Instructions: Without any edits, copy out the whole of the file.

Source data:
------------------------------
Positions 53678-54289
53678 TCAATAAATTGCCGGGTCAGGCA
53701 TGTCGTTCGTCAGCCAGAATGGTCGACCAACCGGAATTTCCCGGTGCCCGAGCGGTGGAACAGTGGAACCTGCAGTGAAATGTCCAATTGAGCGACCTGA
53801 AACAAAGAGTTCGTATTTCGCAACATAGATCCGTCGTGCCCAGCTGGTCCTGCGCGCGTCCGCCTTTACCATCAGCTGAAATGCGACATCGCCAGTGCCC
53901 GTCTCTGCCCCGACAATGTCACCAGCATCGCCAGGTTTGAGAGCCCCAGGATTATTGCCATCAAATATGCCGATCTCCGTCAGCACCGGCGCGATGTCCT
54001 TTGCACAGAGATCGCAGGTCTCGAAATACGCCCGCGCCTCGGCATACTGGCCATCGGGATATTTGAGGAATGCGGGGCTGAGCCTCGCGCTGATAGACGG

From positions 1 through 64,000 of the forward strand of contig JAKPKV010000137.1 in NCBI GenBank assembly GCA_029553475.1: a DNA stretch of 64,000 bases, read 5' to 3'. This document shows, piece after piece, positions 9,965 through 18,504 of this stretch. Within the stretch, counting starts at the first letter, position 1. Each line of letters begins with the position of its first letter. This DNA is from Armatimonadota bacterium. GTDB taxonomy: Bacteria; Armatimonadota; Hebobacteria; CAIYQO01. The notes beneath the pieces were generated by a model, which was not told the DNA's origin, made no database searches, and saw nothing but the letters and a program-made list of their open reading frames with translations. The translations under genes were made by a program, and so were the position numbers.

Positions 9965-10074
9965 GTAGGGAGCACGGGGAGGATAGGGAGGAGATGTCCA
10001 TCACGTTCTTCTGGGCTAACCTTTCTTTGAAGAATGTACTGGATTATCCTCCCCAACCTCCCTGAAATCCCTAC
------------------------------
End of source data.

Positions 53678-54289
53678 TCAATAAATTGCCGGGTCAGGCA
53701 TGTCGTTCGTCAGCCAGAATGGTCGACCAACCGGAATTTCCCGGTGCCCGAGCGGTGGAACAGTGGAACCTGCAGTGAAATGTCCAATTGAGCGACCTGA
53801 AACAAAGAGTTCGTATTTCGCAACATAGATCCGTCGTGCCCAGCTGGTCCTGCGCGCGTCCGCCTTTACCATCAGCTGAAATGCGACATCGCCAGTGCCC
53901 GTCTCTGCCCCGACAATGTCACCAGCATCGCCAGGTTTGAGAGCCCCAGGATTATTGCCATCAAATATGCCGATCTCCGTCAGCACCGGCGCGATGTCCT
54001 TTGCACAGAGATCGCAGGTCTCGAAATACGCCCGCGCCTCGGCATACTGGCCATCGGGATATTTGAGGAATGCGGGGCTGAGCCTCGCGCTGATAGACGG

From positions 1 through 64,000 of the forward strand of contig JAKPKV010000137.1 in NCBI GenBank assembly GCA_029553475.1: a DNA stretch of 64,000 bases, read 5' to 3'. This document shows, piece after piece, positions 9,965 through 18,504 of this stretch. Within the stretch, counting starts at the first letter, position 1. Each line of letters begins with the position of its first letter. This DNA is from Armatimonadota bacterium. GTDB taxonomy: Bacteria; Armatimonadota; Hebobacteria; CAIYQO01. The notes beneath the pieces were generated by a model, which was not told the DNA's origin, made no database searches, and saw nothing but the letters and a program-made list of their open reading frames with translations. The translations under genes were made by a program, and so were the position numbers.

Positions 9965-10074
9965 GTAGGGAGCACGGGGAGGATAGGGAGGAGATGTCCA
10001 TCACGTTCTTCTGGGCTAACCTTTCTTTGAAGAATGTACTGGATTATCCTCCCCAACCTCCCTGAAATCCCTAC